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Scarlet Nexus Is Damn Fine Anime Action RPGing Goodness
Platform(s): Xbox Series, Xbox One, PS5, PS4, PC
Genre: Action RPG with sci-fi and loads of loveable anime tropes
In the first hour or so of Bandai Namco’s action RPG entry Scarlet Nexus, it goes out of its way with its anime tropes. The plucky earnest male protagonist, the tsundere female who you can also choose to play as, the childhood friend who wants to confess her true feelings to the aforementioned male character.
The game has a pretty clear background: you play as either Yuito or Kasane who are New Himuka-stationed cadets in the Others Suppression Force (OSF), a group that has to rid the current Earth of monsters called Others. Oh, and both our heroes have psychokinesis powers so you can launch trucks and rocks into their opponent’s faces while you wail on them with either your sword or magic flying daggers.
5 hours later, the story takes a pretty crazy left turn that doesn’t ever let up. Yes, the gameplay and combat is fun and all, but the real hook is its narrative and where it takes you.
Without spoiling anything, it’s clear as day that Bandai Namco’s Team Red Strings and Tose want to make a pretty unique and engaging sci-fi tale using its anime tropes from its Tales of games as a baseline. I have seen countless anime, and I did not expect many of Scarlet Nexus’ plot twists and revelations at all. Kudos to the team for hiding all of this from the marketing.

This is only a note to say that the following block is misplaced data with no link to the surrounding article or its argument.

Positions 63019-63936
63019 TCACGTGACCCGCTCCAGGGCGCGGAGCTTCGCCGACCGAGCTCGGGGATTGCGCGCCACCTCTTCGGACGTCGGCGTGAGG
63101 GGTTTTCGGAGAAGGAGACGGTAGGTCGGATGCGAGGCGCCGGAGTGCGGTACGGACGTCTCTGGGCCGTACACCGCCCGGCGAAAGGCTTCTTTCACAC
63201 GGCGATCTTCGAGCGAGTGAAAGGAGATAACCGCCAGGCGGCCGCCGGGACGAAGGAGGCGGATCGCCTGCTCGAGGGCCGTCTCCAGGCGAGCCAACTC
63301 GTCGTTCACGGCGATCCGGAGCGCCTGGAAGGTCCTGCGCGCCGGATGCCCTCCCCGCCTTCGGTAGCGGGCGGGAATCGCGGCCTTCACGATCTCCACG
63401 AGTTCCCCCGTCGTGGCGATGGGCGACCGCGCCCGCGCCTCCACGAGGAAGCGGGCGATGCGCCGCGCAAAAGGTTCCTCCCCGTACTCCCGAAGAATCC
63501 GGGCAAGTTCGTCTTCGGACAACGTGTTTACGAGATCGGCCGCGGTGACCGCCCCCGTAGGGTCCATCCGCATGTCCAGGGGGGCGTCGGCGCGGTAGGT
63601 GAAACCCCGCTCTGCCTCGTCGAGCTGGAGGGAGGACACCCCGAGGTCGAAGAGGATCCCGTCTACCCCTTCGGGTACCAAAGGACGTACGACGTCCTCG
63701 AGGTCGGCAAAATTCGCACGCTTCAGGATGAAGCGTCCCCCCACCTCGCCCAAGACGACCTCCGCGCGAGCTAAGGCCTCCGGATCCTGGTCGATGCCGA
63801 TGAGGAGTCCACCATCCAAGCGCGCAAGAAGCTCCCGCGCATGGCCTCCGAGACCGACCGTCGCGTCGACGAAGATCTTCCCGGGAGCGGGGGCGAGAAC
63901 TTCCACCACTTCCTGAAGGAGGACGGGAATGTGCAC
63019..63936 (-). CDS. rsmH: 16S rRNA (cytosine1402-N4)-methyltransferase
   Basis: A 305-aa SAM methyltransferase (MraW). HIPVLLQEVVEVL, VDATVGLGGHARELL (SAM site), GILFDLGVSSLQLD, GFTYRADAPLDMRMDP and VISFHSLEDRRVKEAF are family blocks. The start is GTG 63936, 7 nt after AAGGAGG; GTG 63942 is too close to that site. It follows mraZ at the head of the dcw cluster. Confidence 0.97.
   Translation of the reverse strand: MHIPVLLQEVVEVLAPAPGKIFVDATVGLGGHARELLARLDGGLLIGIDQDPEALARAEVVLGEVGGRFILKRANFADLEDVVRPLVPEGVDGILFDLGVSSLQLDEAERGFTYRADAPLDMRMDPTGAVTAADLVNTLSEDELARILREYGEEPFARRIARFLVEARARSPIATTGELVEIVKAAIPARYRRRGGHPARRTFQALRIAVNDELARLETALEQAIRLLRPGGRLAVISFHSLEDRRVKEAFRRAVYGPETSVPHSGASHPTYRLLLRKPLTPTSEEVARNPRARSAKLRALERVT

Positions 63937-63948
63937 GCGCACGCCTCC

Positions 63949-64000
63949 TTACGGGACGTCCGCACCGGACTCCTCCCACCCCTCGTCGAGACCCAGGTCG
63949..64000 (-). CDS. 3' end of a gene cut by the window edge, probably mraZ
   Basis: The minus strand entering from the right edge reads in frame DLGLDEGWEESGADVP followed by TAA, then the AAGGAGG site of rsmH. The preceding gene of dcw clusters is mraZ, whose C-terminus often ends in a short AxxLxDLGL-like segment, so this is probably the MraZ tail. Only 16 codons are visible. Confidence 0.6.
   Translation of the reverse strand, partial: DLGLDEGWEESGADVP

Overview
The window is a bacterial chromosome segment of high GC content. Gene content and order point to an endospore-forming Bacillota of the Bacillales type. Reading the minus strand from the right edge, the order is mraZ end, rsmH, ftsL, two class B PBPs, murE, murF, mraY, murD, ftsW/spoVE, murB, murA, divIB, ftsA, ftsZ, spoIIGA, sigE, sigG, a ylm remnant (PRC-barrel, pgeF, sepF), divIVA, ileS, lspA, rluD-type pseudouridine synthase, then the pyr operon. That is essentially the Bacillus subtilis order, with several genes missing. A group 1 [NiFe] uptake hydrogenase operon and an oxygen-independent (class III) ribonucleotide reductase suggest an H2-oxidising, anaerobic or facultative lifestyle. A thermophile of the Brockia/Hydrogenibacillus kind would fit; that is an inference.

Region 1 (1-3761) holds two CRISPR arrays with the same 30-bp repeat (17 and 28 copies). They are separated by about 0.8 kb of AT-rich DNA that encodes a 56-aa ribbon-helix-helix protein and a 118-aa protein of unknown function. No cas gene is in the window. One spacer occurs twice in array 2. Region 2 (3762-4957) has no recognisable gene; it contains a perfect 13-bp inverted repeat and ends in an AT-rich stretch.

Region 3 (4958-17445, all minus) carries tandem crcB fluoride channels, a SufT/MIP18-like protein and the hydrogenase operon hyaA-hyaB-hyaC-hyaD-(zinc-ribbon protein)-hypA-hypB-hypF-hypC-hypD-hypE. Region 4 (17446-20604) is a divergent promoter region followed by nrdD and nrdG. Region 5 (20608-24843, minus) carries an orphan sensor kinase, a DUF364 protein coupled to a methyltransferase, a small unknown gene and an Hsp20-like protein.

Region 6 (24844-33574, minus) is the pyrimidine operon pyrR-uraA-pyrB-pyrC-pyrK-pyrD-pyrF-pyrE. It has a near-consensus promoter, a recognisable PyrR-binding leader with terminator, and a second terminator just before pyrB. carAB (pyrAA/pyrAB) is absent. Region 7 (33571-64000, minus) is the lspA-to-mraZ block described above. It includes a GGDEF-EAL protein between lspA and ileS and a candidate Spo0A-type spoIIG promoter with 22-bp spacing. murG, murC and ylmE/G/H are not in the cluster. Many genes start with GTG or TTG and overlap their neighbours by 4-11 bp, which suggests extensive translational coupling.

The game lets you pick between Yuito and Kasane from the start. Personally, you should play through Yuito’s campaign for 32 hours or so, and then see Kasane’s perspective after. You can choose Kasane’s route, though it can be a bit challenging gameplay-wise. I’ll explain later. Plot-wise, both characters have their own engaging perspectives and cornerstones to explore that makes the escalating plot all the more exciting.
For Yuito, it’s his Sumeragi name since his dad and older brother run the OSF in New Himuka. For Kasane, the focus is on her drive to protect her sister Naomi Randall and her dream about “red strings”. The game’s stories take quite a few dark turns, though it’s offset by some of the levity of anime character tropes that crop up.
See, when you take a break during the game’s intermission bits at your hideout, you can choose to bond with your teammates. Not only do you find out more about their backstory and wants, but you also make them more efficient in combat.